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What’s new in HTML5.1?

HTML5 buttresses interactive and responsive technologies that would have been very difficult to achieve when using either XHTML or earlier versions of HTML. With HTML5 specifications now considered “feature-complete,” the World Wide Web Consortium (W3C)—a body that standardized HTML5 and previous versions of HTML—has been pondering additions of new features to make the development of web applications even better.

The web development industry is evolving very fast. Really fast! Therefore, a new version of HTML5—commonly known as HTML5.1—has been proposed to make the development of responsive and interactive websites faster. The development of HTML5.1 heralds the emergence of new frontiers for web developers to improve on video captioning, better forms, and spell checking.


It’s essential to note that HTML5.1 development is still work-in-progress and therefore, the standard is yet to be officialized. Having said that, let’s dive in and explore some of the new features in HTML5.1

New features introduced in HTML5.1

Here are the new features that have been introduced in HTML5.1:

#1: Improved video experience

The <video> element has been enhanced to capture all the required video and audio-related data. The src, preload, mediagroup, autoplay, loop and controls attributes have been incorporated in the element to capture all the characteristics of the video file being played on a browser. However, a new attribute: the “poster” has been added to HTML5.1.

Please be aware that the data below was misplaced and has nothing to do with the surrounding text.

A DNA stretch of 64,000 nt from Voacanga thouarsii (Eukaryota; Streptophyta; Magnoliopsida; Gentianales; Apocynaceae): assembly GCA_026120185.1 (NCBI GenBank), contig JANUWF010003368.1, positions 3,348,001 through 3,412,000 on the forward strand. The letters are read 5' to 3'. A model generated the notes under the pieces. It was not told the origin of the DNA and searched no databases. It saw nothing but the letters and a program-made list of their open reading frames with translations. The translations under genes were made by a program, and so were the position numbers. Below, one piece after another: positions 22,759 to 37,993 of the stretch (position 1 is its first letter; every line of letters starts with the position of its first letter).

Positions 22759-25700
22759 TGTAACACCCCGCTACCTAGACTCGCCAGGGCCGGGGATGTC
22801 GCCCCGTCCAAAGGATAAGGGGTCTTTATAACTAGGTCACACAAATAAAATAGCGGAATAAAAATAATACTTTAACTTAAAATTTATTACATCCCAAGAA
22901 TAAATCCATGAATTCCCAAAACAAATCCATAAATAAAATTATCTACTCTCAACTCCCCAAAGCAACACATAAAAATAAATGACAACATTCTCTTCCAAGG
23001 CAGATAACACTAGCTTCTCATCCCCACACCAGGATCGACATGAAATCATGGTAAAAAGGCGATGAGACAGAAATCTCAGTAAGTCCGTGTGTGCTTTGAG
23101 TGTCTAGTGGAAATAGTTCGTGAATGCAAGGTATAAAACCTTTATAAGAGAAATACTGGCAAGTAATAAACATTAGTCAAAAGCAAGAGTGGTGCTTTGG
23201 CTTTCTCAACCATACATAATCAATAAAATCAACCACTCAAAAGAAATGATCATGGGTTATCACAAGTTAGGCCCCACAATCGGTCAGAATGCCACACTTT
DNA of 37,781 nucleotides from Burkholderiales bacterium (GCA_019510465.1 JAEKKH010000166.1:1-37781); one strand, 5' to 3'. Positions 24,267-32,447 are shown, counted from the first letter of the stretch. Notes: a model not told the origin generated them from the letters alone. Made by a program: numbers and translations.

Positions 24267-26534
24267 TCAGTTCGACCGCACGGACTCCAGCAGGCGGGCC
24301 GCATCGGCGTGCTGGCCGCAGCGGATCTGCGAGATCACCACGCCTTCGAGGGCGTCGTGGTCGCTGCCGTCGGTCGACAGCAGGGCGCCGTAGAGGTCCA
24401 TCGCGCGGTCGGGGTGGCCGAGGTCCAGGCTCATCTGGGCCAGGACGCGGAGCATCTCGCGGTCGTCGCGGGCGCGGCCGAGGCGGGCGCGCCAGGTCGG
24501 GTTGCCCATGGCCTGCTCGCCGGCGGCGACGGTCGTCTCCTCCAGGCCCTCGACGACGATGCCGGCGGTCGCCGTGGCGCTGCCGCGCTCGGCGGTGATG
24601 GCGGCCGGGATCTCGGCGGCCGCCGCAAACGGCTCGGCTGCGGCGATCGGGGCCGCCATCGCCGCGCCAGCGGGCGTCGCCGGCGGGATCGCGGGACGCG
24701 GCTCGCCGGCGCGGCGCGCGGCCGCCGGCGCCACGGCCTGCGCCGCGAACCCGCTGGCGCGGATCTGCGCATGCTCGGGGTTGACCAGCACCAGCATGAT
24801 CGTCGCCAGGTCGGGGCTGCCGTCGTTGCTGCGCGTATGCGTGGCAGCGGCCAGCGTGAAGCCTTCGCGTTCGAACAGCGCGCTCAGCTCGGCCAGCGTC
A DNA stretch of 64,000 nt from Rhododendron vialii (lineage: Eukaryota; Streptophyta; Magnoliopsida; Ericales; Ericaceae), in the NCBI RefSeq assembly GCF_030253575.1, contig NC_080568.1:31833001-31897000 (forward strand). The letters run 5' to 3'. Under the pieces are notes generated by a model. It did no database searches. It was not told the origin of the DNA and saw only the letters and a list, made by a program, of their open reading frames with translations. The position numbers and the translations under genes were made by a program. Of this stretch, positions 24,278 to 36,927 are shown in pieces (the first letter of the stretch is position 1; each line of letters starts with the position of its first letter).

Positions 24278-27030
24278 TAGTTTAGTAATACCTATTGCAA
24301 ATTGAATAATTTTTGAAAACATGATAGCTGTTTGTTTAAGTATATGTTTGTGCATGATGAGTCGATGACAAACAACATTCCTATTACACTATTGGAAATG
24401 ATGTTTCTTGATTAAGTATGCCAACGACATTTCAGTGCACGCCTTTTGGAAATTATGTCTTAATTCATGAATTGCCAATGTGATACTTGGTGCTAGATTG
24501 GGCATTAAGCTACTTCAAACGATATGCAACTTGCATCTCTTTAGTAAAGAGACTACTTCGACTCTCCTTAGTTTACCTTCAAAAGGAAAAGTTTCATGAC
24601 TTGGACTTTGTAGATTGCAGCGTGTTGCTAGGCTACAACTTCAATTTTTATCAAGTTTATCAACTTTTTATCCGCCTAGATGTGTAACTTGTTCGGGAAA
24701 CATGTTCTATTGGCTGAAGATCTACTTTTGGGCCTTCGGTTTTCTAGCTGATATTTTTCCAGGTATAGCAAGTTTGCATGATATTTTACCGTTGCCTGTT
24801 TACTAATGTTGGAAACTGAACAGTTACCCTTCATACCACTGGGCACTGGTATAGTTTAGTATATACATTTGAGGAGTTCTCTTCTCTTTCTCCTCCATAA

The primary function of the poster attribute will be to provide the address of the image file which the user agent can show if no video data is displayed. If the attribute is available, then it must contain a valid non-empty URL which gives the address of the image file for the video file. Also, the video element in HTML5.1 can represent the text track cues where the text track cue can be set active while the track is being played.

#2: Improved capabilities of web forms

One thing’s for sure with the coming up of HTML5.1—improved capabilities and user experiences when working with web forms. New and fancier form attributes have been introduced in HTML5.1. Some of these attributes include:

  • URL. It specifies a URL input.
  • Tel. It specifies the telephone number input type.
  • Search. It specifies the search box on a web page.
  • Disabled. When used on a form, the content is grayed out and the browser prevents web users from focusing on the disabled form control.
  • Multiple. This attribute has been included to allow multiple controls such as email and file be used concurrently on a form.
#3: Spell checking

If you want a language specification that has improved capabilities for spelling and grammatical mistakes checking, then HTML5.1 is one of them. The spellcheck attribute has been enhanced in HTML5.1 to specify whether the HTML element should be checked for spelling and grammatical mistakes or not.

#4: Improved image accessibility features

With HTML5.1, you’ll no longer need CSS or even JavaScript code to handle images in responsive websites. As a result of this feature, you’ll benefit from the natively-optimized image loading if the internet bandwidth is low. HTML5.1 has introduced the following concerning image accessibility:

  • Art direction-based selection. This feature allows you to specify how you’d like your image to be viewed. You can load an image that’s optimized for specified screen dimensions in HTML5.1.
  • Device-pixel-ratio-based selection. The device-pixel-ratio based selection will allow you to specify whether you want to view the image on a high DPI display or not.
  • Image format-based selection. If the browser can’t support additional image file types that, then the image format-based selection will provide better and improved performances for smaller file sizes.

 

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